"The Case for the Strong Executive," Claremont Review of Books, Spring 2007, pp. 21-24, reprinted in the Wall Street Journal, 2 May 2007.
Complaints against the “imperial presidency” are back in vogue. With a view to President Bush, Arthur M. Schlesinger, Jr., has expanded and reissued the book of the same name he wrote against Richard Nixon, and Bush critics have taken up the phrase in a chorus. In response John Yoo and Richard Posner (and others) have defended the war powers of the president.
This is not the first time that a strong executive has been attacked and defended, and it will not be the last. Our Constitution, as long as it continues, will suffer this debate—I would say, give rise to it, preside over, and encourage it. Though I want to defend the strong executive, I mainly intend to step back from that defense to show why the debate between the strong executive and its adversary, the rule of law, is necessary, good, and—under the Constitution—never-ending. In other circumstances I could see myself defending the rule of law. Americans are fortunate to have a Constitution that accommodates different circumstances. Its flexibility keeps it in its original form and spirit a “living constitution,” ready for change, and open to new necessities and opportunities. The “living constitution” conceived by the Progressives actually makes it a prisoner of ongoing events and perceived trends. To explain the constitutional debate between the strong executive and the rule of law I will concentrate on its sources in political philosophy and, for greater clarity, ignore the constitutional law emerging from it.
The case for a strong executive should begin from a study, on this occasion a quick survey, of the American republic. The American republic was the first to have a strong executive that was intended to be republican as well as strong, and the success, or long life, of America’s Constitution qualifies it as a possible model for other countries. Modern political science beginning from Machiavelli abandoned the best regime featured by classical political science because the best regime was utopian or imaginary. Modern political scientists wanted a practical solution, and by the time of Locke, followed by Montesquieu, they learned to substitute a model regime for the best regime; and this was the government of England. The model regime would not be applicable everywhere, no doubt, because it was not intended to be a lowest common denominator. But it would show what could be done in the best circumstances.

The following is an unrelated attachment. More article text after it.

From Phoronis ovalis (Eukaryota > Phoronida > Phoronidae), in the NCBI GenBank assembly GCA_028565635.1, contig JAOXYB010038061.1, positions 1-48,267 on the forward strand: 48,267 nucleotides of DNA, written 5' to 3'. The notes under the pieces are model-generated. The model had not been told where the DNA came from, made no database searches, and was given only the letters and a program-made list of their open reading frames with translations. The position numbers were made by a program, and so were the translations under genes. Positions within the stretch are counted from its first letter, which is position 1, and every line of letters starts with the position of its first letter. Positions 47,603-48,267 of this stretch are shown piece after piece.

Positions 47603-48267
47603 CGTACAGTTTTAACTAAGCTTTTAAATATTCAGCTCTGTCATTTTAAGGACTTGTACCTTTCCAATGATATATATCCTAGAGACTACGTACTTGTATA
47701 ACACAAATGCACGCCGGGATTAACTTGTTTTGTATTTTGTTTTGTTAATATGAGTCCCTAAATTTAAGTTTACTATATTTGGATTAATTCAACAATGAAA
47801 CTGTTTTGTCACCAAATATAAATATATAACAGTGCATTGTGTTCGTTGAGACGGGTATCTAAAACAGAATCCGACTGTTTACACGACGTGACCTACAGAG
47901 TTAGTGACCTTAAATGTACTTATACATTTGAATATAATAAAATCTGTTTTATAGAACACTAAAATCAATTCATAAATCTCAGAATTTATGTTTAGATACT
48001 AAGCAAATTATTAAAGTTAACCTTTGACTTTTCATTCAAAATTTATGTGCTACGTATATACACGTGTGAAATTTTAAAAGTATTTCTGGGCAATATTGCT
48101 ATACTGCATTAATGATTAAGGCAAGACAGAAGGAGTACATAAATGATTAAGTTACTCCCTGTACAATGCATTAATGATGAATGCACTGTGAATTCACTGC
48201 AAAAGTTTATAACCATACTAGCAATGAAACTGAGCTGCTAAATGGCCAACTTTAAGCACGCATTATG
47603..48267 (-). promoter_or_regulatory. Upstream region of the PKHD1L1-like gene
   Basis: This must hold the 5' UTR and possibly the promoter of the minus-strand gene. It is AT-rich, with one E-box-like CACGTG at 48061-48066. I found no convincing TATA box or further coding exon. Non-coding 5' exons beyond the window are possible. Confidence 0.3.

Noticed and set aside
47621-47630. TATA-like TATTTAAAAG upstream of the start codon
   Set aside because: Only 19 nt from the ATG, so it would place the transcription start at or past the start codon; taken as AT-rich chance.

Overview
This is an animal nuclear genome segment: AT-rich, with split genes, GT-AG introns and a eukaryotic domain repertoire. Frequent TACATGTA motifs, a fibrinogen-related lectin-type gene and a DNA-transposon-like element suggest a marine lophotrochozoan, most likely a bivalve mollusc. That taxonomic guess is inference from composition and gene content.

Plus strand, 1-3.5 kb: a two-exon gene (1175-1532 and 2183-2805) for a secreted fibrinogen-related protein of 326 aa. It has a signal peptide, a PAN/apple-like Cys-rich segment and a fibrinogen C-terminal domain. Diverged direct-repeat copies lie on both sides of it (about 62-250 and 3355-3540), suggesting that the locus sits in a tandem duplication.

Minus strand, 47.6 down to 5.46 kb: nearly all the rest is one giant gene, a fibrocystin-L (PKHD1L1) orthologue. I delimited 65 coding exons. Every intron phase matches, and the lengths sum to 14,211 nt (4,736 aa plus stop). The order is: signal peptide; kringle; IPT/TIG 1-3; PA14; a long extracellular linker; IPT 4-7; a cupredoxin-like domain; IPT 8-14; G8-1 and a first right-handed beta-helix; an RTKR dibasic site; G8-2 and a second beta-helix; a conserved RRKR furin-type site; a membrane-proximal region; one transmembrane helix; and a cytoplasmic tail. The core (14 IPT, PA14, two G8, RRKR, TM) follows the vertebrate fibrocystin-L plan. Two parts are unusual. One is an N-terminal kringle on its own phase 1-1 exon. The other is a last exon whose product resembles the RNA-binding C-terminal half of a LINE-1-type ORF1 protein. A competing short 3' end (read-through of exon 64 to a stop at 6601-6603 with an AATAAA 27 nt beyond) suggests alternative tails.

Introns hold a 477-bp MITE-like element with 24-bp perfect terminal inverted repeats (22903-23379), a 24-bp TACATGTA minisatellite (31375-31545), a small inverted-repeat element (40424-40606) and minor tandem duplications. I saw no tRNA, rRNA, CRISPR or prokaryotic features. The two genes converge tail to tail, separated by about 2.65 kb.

The American Founders had the ambition to make America the model regime, taking over from England. This is why they showed surprising respect for English government, the regime they had just rebelled against. America would not only make a republic for itself, but teach the world how to make a successful republic and thus improve republicanism and save the reputation of republics. For previous republics had suffered disastrous failure, alternating between anarchy and tyranny, seeming to force the conclusion that orderly government could come only from monarchy, the enemy of republics. Previous republics had put their faith in the rule of law as the best way to foil one-man rule. The rule of law would keep power in the hands of many, or at least a few, which was safer than in the hands of one. As the way to ensure the rule of law, Locke and Montesquieu fixed on the separation of powers. They were too realistic to put their faith in any sort of higher law; the rule of law would be maintained by a legislative process of institutions that both cooperated and competed.